Welcome to 2009, The Year of the Ox
Are you the strong and silent type, seldom opening your mouth to speak but commanding attention when you do? Then you just might have been born in the Year of the Ox. Your stablemates share this easygoing attitude, but just like you, they can be stubborn and ill-tempered on those rare occasions. Notable Oxen include rocker Bruce Springsteen (1949), hope-monger Barack Obama (1961), actress-turned-musician Juliette Lewis (1973) and the human fish Michael Phelps (1985). In the spirit of the New Year, you might want to take up a Japanese hobby (see p. 14) and join this celebrated herd. But even if you don’t, we at Metropolis still wish you all the best in 2009.
Hot items from 2008 include…
• Valentine’s chocolates flavored with garlic and vinegar
• A medicine cabinet that alerts senior citizens when it’s time to take their pills
• The Nose Mask Pit, an earplug-like device that provides relief for hay fever sufferers
• A printer that can develop still images captured from high-definition video
• A breathalyzer-enabled cellphone for truck drivers
• An electric bicycle that can travel 150km on a single charge
• Miso paste featuring beans that have been serenaded with the music of Johann Sebastian Bach
• A washable business suit
• An air purifier that eliminates over 99 percent of airborne bird flu virus in ten minutes
• The world’s smallest walking robot
Women of the Year
(According to Vogue Nippon)
Actress: Aoi Miyazaki, 23, won acclaim for her performance in NHK’s historical drama Atsuhime and the films Kagehinata ni Saku (Flowers in the Shadows) and Yami no Kodomotachi (Children of the Dark)
Athlete: Pitcher Yukiko Ueno, 26, led Japan’s softball team to a surprise gold medal over the US in Beijing
Writer: Mieko Kawakami, 32, won the renowned Akutagawa Prize for her second novel, Chi Chi to Ran (“Breasts and Eggs”), which depicts the travails of a single mother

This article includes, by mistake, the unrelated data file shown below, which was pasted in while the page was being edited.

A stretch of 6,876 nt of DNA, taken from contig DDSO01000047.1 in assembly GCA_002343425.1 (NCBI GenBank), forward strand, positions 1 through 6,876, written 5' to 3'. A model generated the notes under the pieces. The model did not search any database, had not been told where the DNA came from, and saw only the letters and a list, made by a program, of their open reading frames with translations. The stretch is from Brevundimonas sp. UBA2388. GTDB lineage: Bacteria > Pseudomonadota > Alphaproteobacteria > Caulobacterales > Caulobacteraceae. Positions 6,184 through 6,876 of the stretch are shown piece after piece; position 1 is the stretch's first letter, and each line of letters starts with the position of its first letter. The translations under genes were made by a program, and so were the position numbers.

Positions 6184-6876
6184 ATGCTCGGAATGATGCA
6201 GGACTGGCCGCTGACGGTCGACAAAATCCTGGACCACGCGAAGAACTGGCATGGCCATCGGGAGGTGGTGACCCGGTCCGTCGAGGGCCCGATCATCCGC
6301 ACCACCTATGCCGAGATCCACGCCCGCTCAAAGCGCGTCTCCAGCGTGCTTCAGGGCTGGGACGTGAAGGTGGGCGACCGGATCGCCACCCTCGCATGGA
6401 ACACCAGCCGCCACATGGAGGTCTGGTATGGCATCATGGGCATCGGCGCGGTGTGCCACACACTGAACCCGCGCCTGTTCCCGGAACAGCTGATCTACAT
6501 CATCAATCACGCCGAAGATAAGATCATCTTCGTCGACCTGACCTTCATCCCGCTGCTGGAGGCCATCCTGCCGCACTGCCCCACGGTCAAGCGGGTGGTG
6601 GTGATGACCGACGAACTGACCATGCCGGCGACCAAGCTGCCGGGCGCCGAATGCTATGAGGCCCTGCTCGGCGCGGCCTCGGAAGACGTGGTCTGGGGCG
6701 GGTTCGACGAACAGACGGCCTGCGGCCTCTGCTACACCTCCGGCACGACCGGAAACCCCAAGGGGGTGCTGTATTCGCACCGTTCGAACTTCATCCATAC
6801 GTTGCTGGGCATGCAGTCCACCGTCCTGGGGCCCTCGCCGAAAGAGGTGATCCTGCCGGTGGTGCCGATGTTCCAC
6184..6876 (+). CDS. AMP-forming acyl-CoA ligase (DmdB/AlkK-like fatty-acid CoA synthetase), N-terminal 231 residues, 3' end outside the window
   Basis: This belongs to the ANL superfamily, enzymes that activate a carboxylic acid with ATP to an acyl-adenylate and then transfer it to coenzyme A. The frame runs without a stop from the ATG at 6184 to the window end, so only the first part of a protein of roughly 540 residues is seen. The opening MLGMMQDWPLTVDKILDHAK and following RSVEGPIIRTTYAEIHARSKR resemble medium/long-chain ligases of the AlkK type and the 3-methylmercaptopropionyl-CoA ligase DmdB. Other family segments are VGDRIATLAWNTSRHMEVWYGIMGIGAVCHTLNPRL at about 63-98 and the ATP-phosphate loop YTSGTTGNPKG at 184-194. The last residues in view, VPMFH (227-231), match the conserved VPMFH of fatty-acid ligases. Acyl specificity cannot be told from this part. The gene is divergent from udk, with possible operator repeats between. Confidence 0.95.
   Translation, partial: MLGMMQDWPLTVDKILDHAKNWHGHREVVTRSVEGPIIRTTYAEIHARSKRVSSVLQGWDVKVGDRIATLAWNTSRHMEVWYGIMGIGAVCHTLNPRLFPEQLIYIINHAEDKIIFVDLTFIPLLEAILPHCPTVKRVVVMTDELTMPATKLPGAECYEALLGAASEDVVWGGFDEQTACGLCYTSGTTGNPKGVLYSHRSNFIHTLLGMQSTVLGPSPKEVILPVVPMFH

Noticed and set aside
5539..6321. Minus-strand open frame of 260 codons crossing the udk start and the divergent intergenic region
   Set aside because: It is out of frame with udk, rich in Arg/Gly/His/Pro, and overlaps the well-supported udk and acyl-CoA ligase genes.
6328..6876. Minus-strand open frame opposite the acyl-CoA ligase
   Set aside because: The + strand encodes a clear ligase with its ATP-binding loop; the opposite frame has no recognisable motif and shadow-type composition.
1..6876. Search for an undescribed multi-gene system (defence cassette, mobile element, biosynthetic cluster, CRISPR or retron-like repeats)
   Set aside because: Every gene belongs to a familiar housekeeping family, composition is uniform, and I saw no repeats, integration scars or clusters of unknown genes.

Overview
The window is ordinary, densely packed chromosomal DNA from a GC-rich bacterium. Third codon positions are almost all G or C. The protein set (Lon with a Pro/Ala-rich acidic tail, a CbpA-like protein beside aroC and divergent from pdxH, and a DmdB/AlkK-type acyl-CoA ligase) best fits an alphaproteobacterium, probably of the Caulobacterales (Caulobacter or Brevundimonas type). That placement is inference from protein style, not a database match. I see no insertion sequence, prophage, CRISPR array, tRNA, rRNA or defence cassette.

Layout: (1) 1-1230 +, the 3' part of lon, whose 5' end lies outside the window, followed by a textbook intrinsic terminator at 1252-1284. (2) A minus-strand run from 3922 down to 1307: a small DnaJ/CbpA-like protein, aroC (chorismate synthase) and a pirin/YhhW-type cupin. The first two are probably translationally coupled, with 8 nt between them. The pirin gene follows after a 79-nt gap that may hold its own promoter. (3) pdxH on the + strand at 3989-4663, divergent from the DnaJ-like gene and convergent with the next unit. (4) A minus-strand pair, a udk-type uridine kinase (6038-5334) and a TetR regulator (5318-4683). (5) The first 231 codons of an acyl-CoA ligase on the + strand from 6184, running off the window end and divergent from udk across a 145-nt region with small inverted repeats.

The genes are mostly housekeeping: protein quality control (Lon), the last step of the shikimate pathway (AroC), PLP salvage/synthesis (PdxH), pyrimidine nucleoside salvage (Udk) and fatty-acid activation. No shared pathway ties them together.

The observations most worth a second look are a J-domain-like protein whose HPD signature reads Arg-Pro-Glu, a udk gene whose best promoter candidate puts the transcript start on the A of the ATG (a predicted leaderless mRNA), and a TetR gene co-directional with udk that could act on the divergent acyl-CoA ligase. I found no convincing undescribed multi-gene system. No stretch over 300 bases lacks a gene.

Tarento: Suzanne, 22, gained fame for her convincing act as a baka (airhead) tarento while debuting in a music group and appearing in several TV series and variety shows
Writer/Buddhist nun: Jakucho Setouchi, 86, crafted a modern take on the classic Tale of Genji and authored her own keitai shosetsu (cellphone novel). HF
How about a beat down
To bad it was all a lie
Year-end festivities not as ‘bright’ as usual
“In more ways than one,” says Shukan Bunshun (Dec 25), “this is one dark night of a Christmas season.”
It is dark in the sense of sinking hopes and rising fears as the recession deepens; dark also in the sense of the absence of light. Where are the beautiful “illumination” light shows that dazzle the eyes of evening shoppers and night-time revelers on their year-end rounds? For that matter, where are the shoppers and revelers? The lights have dimmed, and the crowds have thinned.
This year so many stores have shut down that we couldn’t raise enough money to cover the electricity costs of our usual illumination,” Shukan Bunshun hears from a Tokyo shopping center store owners’ association chairman. “So we used LED bulbs instead, which are cheaper, and also reduced the scale of the display. I don’t know if we’ll be able to do even that much next year.”
It’s the same story in Osaka. “Our best corporate clients have cut back drastically,” laments a local vendor of illumination products.
No. of foreign visitors to Japan plunges nearly 20% in November
The number of foreigners who visited Japan in November is estimated to have totaled 553,900, registering a 19.3% drop from a year earlier and a year-on-year fall for the fourth consecutive month, the Japan National Tourist Organization said Wednesday.
The government-affiliated organization attributed the decline to the global economic downturn and a nearly 50% drop in arrivals of South Koreans who have seen their travel costs surge as their currency, the won, depreciated sharply against the yen.
A drop of four months in a row was last observed in the April-July period of 2003 when a growing number of people refrained from traveling in the wake of the SARS epidemic.